U.K. Stocks Gain as BHP, Reckitt Benckiser Shares Rally

U.K. stocks gained for a ninth day as Reckitt Benckiser Group Plc and BHP Billiton Ltd. rallied after posting quarterly results, while a report showed that the U.S. economy created fewer jobs last month.

Reckitt Benckiser jumped the most in more than 4 1/2 years after third-quarter comparable sales grew faster than analysts had predicted. BHP climbed the most since July after the world’s biggest mining company reported quarterly iron-ore output that beat forecasts and increased its full-year production estimate.

The FTSE 100 Index rose 41.46 points, or 0.6 percent, to 6,695.66 at the close in London, its highest level since May 28. The gauge has gained 3.6 percent this month as U.S. lawmakers agreed to extend the government’s borrowing authority until early 2014. The broader FTSE All-Share Index added 0.5 percent to a five-month high today, while Ireland’s ISEQ Index retreated 0.3 percent.

“BHP and Reckitt both provided decent results as emerging-market plays,” said Guy Foster, head of portfolio strategy at Brewin Dolphin Securities Ltd., which manages 28 billion pounds ($45 billion). “Either could have disappointed, given the uncertainties surrounding the pace of the Chinese slowdown. The numbers and improved guidance have therefore been greeted well by investors.”

Reckitt Benckiser earned 24 percent of its sales from Latin America and Asia Pacific in 2012, while BHP generated 51 percent of its revenue from Asian countries excluding Japan last year, according to data compiled by Bloomberg.

U.S. Employment

U.S. payrolls dropped to 148,000 in September, falling short of the 180,000 median forecast of economists in a Bloomberg survey. Employers hired a net additional 193,000 workers in August. The unemployment rate slipped to 7.2 percent last month. Economists had projected joblessness would remain at 7.3 percent. The government shutdown delayed the Labor Department data originally due on Oct. 4.

The Federal Reserve will maintain its $85 billion in monthly bond purchases until March, according to the median forecast of economists surveyed on Oct. 17-18. A previous poll had indicated the central bank would start the cuts at last month’s meeting. The Federal Open Market Committee next meets on Oct. 29-30. The 16-day closure of the U.S. government slowed economic growth and disrupted the gathering of data.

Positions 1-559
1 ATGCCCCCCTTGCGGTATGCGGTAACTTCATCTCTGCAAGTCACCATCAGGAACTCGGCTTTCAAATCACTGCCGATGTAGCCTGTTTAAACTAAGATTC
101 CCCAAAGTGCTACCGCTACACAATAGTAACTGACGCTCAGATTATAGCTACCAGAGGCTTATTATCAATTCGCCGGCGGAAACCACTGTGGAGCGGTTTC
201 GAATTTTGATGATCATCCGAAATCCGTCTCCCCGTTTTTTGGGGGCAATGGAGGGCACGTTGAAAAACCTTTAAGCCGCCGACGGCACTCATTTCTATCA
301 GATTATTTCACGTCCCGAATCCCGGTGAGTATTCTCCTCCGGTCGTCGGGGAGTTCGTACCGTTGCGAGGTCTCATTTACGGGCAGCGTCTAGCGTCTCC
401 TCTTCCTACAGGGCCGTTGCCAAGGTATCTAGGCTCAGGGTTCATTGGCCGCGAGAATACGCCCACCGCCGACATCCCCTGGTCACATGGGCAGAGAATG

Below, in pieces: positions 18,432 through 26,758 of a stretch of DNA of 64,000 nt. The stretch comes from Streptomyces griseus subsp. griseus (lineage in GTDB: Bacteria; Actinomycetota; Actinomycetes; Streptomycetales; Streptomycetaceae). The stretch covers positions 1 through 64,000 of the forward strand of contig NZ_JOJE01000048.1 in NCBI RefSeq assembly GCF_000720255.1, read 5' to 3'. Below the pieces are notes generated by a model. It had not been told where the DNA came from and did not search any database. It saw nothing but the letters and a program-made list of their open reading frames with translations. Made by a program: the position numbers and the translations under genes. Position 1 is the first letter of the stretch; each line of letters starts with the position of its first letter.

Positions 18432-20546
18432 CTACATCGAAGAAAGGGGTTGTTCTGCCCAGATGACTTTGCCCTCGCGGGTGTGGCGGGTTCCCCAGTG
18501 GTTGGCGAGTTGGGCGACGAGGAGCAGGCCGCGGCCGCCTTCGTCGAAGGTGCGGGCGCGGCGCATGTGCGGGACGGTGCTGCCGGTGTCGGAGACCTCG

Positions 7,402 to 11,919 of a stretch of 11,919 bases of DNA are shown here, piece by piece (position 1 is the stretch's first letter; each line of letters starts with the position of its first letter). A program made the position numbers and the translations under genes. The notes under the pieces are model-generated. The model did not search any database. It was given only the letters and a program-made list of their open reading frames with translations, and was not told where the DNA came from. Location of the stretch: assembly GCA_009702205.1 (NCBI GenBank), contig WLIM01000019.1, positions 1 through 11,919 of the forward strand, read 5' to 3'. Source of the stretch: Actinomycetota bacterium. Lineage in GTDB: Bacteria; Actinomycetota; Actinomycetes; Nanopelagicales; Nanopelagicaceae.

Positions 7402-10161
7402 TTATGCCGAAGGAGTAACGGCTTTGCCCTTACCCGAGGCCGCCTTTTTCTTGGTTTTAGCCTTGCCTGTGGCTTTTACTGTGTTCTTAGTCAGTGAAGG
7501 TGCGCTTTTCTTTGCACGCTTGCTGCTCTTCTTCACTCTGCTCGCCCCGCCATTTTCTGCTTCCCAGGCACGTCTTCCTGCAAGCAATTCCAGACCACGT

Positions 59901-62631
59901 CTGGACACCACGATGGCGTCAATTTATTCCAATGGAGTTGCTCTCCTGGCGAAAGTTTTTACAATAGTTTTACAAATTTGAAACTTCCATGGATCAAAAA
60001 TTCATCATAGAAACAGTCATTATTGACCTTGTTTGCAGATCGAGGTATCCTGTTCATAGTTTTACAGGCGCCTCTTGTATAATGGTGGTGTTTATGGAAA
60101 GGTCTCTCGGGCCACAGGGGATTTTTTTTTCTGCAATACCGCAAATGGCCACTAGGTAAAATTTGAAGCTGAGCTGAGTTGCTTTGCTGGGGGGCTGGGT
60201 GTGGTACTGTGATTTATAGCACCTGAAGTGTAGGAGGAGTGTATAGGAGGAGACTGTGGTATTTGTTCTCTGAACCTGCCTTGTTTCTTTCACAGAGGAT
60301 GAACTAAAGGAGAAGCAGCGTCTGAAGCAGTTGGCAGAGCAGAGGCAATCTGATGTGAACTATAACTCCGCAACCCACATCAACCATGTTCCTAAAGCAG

“It would be borderline reckless for the Fed to tighten at the end of October after a period in which the data has been so patchy and confidence may have been shaken by a dysfunctional Washington,” Brewin Dolphin’s Foster said.

Reckitt Revenue

Reckitt Benckiser climbed 5.2 percent to 4,734 pence. The company said comparable sales, excluding the contribution from its pharmaceuticals unit, rose 5 percent, exceeding the 4.7 percent gain estimated by analysts in a Bloomberg survey.

The maker of Dettol antiseptic liquid and Strepsils throat lozenges said it will start a strategic review of its pharmaceuticals unit, which it does not count as a core business. Analysts such as Sanford C. Bernstein & Co.’s Andrew Wood have advocated selling it.

BHP gained 4.1 percent to 1,950.5 pence after posting iron-ore output of 48.8 million metric tons in the quarter ended Sept. 30. That beat the 47.8 million-ton median projection of analysts in a Bloomberg survey. The commodity producer also raised its full-year iron-ore production forecast to 212 million tons from 207 million tons.

GKN Plc advanced 1.7 percent to 368.8 pence after the aircraft-parts supplier posted third-quarter sales of 1.87 billion pounds. That exceeded the 1.83 billion-pound projection of analysts in a Bloomberg survey.

International Consolidated Airlines Group Plc lost 1.5 percent to 359 pence as Cantor Fitzgerald LP downgraded the parent of British Airways to hold from buy, saying the shares may decline after its quarterly results, following a recent rally. IAG surged 27 percent from an Aug. 30 low through yesterday’s close. It reports third-quarter earnings on Nov. 8.

The volume of shares changing hands in companies listed on the FTSE 100 was 10 percent lower than the average of the past 30 days, according to data compiled by Bloomberg.